Labour, Conservative and Liberal leaders promise ‘extensive new powers’ to Scottish parliament if countrymen vote ‘No’.
With just two days left until Scotland goes to the polls in a highly anticipated independence vote, political leaders scrambling to keep the country in the U.K. have pledged to devolve new powers to the Scottish government if its people vote “No.”
On the front page of the Daily Record newspaper, Prime Minister David Cameron, Labour Leader Ed Miliband, and Liberal Leader Nick Clegg are pictured under the headline “The Vow” on Tuesday.
In the event of the country voting “No” Thursday, the three men promised “extensive new powers” to the Scottish parliament “delivered by the process and to the timetable agreed” by the three main parties.
With “No” leaders highlighting a lack of public spending on education and health as a main factor in the territory wishing to break away, the trio promised that “the UK exists to ensure opportunity and security for all by sharing our resources equitably.” They pledged “categorically” that the “final say on how much is spent on the NHS [Britain’s diminishing public-funded national health service] will be a matter for the Scottish Parliament.”
Outsides of the front pages on the damp streets of the Scottish capital, the “Yes” campaign is taking a more prominent role. Pro-independence banners can be seen hanging from Edinburgh windows, locals wear “Yes” badges and it’s the “Yes” campaign’s blue and white literature and followers that deluge the city.
University student Gavin Christy, 19, told the Anadolu Agency that even though he didn’t want to force his opinion on anyone else he’d be voting “Yes” – “mainly because of if we vote no it will stay the same.”
Charity worker Bob Randall told AA that he thought Scotland would be a “freer and more equal society” if people voted “Yes.”
“The referendum is a big opportunity for Scots. I have been a ‘Yes’ voter since I was young. I could never vote ‘No’,” he said.
There was, however, a scattering of “No” campaigners and supporters around, the occasional dash of red among the blues in the early morning gloom.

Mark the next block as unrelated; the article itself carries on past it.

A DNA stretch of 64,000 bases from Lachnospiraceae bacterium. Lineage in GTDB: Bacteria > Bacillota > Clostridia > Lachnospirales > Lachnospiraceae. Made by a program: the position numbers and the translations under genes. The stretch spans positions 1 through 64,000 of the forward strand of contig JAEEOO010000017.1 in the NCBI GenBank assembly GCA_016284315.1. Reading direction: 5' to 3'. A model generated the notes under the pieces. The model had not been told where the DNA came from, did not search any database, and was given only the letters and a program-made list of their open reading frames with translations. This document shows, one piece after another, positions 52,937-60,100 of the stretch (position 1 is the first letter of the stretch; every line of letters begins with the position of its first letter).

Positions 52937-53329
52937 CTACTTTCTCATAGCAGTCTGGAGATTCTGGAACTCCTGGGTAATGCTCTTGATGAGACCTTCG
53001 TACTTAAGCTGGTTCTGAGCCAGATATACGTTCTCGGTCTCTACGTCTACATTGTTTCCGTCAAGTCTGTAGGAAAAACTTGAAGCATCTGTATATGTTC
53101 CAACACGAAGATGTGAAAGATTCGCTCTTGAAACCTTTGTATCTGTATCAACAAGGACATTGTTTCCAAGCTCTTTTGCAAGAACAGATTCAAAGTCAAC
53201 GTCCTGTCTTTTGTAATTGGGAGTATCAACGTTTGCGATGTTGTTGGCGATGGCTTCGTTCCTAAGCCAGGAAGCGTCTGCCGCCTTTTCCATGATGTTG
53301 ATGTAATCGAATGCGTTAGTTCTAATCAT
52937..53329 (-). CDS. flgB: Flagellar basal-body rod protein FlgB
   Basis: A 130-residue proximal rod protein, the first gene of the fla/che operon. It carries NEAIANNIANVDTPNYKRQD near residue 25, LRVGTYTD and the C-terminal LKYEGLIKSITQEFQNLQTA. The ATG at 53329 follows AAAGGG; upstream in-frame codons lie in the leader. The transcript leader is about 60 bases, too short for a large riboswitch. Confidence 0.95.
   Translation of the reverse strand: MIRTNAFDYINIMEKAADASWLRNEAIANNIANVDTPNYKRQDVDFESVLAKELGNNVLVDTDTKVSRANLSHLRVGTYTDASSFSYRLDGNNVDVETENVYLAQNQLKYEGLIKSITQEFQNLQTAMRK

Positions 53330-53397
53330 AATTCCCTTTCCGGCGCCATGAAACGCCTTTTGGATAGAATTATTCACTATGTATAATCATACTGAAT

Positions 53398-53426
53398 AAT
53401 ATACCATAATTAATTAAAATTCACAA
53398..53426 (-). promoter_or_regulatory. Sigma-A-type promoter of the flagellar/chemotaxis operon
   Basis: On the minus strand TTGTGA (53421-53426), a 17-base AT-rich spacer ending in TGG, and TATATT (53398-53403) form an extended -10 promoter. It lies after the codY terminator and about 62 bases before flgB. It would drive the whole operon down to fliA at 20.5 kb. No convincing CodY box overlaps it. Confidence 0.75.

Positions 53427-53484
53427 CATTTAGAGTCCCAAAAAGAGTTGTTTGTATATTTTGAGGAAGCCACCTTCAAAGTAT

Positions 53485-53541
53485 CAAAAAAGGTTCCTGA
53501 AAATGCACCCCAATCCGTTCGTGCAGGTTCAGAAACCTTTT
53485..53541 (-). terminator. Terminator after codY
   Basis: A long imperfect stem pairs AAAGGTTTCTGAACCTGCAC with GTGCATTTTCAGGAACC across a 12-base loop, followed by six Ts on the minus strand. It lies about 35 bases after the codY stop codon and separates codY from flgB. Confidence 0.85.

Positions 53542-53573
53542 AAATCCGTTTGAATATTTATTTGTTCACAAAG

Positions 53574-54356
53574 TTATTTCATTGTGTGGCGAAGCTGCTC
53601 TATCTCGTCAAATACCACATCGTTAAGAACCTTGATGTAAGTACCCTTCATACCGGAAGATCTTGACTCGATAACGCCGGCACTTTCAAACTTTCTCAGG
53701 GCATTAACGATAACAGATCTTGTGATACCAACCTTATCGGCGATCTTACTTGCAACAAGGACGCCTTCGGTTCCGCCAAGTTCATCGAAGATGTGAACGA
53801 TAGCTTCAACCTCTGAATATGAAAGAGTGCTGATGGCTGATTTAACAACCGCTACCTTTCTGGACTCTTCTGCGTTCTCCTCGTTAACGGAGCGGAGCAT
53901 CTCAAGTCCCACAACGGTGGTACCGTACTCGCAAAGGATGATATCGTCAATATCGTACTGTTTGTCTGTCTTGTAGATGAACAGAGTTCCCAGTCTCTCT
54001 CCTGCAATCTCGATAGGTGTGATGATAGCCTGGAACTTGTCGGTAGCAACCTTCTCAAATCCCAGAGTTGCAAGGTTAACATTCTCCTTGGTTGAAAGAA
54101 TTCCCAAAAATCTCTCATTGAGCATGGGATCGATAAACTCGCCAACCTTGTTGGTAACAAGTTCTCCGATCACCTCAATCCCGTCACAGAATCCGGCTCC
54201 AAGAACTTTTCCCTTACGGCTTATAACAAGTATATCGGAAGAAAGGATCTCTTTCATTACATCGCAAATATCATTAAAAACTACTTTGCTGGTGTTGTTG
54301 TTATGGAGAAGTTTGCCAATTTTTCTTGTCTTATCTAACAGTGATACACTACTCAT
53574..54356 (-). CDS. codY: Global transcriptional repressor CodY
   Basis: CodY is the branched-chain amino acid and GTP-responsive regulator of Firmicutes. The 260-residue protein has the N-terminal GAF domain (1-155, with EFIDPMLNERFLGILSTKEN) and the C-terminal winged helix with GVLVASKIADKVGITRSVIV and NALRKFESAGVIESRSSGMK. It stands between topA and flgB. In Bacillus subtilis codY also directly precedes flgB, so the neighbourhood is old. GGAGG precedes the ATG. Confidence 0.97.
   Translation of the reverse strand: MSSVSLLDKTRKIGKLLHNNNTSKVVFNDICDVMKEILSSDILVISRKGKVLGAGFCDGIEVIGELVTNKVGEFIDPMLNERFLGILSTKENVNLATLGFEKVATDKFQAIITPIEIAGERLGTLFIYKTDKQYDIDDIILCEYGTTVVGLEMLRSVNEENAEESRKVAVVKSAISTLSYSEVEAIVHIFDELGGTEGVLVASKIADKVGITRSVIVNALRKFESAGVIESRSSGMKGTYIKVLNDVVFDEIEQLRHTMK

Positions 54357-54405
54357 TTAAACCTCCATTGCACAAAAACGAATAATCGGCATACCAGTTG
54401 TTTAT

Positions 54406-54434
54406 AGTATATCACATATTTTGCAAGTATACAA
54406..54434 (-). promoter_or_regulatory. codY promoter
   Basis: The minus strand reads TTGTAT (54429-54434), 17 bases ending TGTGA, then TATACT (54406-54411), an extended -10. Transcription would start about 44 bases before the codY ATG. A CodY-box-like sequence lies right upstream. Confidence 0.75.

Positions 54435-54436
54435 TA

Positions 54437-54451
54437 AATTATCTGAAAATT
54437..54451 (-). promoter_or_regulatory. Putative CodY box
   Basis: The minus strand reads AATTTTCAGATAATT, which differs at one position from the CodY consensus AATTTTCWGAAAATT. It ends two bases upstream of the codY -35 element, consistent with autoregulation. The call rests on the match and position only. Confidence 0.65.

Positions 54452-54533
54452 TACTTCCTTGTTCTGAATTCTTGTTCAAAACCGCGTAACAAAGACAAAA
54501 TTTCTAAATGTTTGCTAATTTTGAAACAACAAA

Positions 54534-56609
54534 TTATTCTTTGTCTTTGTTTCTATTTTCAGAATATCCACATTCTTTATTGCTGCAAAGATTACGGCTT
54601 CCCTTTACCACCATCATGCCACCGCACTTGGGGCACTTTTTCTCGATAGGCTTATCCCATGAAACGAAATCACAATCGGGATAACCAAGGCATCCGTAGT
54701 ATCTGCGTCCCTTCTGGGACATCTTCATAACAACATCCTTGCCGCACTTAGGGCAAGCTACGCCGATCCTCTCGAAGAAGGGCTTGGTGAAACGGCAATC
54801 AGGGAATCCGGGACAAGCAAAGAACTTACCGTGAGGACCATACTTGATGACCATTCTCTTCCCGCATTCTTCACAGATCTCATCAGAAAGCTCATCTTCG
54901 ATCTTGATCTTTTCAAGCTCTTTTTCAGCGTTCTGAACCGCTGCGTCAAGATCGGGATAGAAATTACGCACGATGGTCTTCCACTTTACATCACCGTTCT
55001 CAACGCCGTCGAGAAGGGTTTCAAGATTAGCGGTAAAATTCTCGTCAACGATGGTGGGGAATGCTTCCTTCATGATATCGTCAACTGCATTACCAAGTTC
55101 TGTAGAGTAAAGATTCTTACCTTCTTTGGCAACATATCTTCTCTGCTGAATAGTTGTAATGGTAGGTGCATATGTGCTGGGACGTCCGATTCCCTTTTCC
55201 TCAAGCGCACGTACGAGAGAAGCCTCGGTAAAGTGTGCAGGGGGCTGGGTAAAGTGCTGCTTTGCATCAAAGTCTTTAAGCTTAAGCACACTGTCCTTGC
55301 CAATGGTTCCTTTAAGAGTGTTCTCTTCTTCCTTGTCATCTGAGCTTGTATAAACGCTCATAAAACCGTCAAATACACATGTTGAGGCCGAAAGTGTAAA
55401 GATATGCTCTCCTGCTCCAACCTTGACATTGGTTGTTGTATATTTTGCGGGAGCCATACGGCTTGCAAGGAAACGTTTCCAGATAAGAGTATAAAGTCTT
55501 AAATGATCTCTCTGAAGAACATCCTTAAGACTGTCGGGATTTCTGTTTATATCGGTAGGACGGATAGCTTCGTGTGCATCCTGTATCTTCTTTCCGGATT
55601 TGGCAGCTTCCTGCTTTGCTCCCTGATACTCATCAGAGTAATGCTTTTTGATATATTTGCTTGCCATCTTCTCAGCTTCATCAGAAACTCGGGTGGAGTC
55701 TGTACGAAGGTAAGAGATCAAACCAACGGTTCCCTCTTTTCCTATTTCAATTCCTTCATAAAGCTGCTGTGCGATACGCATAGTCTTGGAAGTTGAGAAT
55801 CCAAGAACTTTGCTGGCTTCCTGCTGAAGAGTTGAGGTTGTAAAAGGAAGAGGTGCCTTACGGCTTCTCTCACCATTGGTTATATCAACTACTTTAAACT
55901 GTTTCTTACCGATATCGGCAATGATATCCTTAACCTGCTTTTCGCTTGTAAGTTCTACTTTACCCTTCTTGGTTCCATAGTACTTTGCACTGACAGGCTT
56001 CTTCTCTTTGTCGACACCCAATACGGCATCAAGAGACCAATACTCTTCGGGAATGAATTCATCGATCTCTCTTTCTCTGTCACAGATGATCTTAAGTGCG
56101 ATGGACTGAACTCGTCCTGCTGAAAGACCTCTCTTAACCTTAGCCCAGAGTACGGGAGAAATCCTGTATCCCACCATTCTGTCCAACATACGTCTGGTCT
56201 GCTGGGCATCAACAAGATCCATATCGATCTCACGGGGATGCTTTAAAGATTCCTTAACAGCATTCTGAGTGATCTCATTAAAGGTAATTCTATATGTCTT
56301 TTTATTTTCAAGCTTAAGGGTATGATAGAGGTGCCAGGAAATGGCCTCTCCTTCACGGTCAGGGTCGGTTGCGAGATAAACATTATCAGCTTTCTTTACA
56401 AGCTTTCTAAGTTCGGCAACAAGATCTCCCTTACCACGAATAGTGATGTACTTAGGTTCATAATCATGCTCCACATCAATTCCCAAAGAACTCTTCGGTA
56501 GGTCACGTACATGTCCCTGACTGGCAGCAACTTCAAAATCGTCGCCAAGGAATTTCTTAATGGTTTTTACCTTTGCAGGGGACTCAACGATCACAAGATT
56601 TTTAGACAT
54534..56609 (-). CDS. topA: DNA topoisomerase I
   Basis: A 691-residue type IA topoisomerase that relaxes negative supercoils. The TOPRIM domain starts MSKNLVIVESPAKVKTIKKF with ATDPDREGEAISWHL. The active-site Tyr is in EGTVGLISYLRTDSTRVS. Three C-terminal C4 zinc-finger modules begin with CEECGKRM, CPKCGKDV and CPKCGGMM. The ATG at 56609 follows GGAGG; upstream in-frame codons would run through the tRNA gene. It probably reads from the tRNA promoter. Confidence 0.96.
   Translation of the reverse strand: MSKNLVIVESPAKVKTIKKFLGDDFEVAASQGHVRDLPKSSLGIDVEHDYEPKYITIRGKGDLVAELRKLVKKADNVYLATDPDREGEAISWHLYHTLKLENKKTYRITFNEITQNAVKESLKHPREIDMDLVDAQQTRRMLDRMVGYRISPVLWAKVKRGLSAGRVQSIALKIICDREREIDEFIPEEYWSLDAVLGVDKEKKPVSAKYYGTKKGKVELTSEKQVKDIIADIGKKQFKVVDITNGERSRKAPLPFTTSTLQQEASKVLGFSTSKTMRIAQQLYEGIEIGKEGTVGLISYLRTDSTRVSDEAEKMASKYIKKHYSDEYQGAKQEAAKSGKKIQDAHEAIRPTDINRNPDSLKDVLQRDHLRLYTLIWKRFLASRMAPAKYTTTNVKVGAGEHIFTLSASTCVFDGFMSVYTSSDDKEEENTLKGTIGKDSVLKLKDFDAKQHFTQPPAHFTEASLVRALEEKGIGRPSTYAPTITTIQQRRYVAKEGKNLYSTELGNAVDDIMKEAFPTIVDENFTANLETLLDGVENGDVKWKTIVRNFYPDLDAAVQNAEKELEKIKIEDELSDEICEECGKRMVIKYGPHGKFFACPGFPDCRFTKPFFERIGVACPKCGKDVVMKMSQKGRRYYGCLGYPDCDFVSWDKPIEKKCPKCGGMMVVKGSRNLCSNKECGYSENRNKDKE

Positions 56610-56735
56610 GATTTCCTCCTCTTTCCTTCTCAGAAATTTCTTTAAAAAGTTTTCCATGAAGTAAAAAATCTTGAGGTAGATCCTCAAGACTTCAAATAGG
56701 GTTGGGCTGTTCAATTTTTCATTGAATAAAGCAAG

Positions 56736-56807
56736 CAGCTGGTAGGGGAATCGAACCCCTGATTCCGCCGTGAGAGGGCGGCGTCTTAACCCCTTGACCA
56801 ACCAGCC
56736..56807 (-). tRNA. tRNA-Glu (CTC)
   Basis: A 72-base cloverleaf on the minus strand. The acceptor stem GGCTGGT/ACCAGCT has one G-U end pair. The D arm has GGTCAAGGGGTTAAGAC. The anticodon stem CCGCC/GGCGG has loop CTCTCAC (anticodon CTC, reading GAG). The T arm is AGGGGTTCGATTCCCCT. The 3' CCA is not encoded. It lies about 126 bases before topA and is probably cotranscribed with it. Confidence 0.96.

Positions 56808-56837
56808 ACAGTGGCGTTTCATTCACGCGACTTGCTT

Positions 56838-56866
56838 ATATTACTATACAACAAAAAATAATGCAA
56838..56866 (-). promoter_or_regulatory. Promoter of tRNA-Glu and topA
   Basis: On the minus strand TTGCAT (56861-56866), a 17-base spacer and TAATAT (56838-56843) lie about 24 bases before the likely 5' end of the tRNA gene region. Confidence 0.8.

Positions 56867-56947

“I strongly believe we should be in UK,” said a Mrs. Brown. “We are happy and fine as things are.”
With around 500,000 of Scotland’s 4.2 million registered votes still undecided, supporters from both sides were scurrying backwards and forwards in the rain, seeking the unsure out and trying to convince them which way to vote.
Musician Claire Campbell is yet to make up her mind, but hinted that recent announcements by the International Monetary Fund, banks and retailers about the financial implications of independence – some of which have threatened to move South of the border if Scotland goes it alone – may have swayed her opinion.
“I think all the economy stuff is scaremongering,” she told AA, adding that she was leaning towards voting “Yes”.
Scotland’s First Minister Alex Salmond has called for an inquiry into the warnings, accusing the British treasury of leaking market sensitive material to media.
On Monday, Cameron gave an impassioned speech to the union, outlining what he called “the likely consequences of a ‘Yes’ vote.”
“Independence would not be a trial separation. It would be a painful divorce,” he said. “Head and heart and soul, we want you to stay. Please don’t mix up the temporary and the permanent. Please don’t think: ‘I’m frustrated with politics right now, so I’ll walk out the door and never come back.”
Elsewhere in the Daily Record, Kenyon Wright – one of the architects of Scottish devolution – appealed to voters to say “Yes,” laying out an argument that addresses the economy and the power to make decisions.
“If we vote ‘Yes’ the generations to come will thank us for a proud and caring Scotland in which they live,” wrote Wright.
The referendum threatens a union that has lasted for 307 years.
If the “yes” vote is successful, Scotland is not expected to entirely leave the UK until 2016, the Scottish National Party proposing March 26, 2016 as its Independence Day.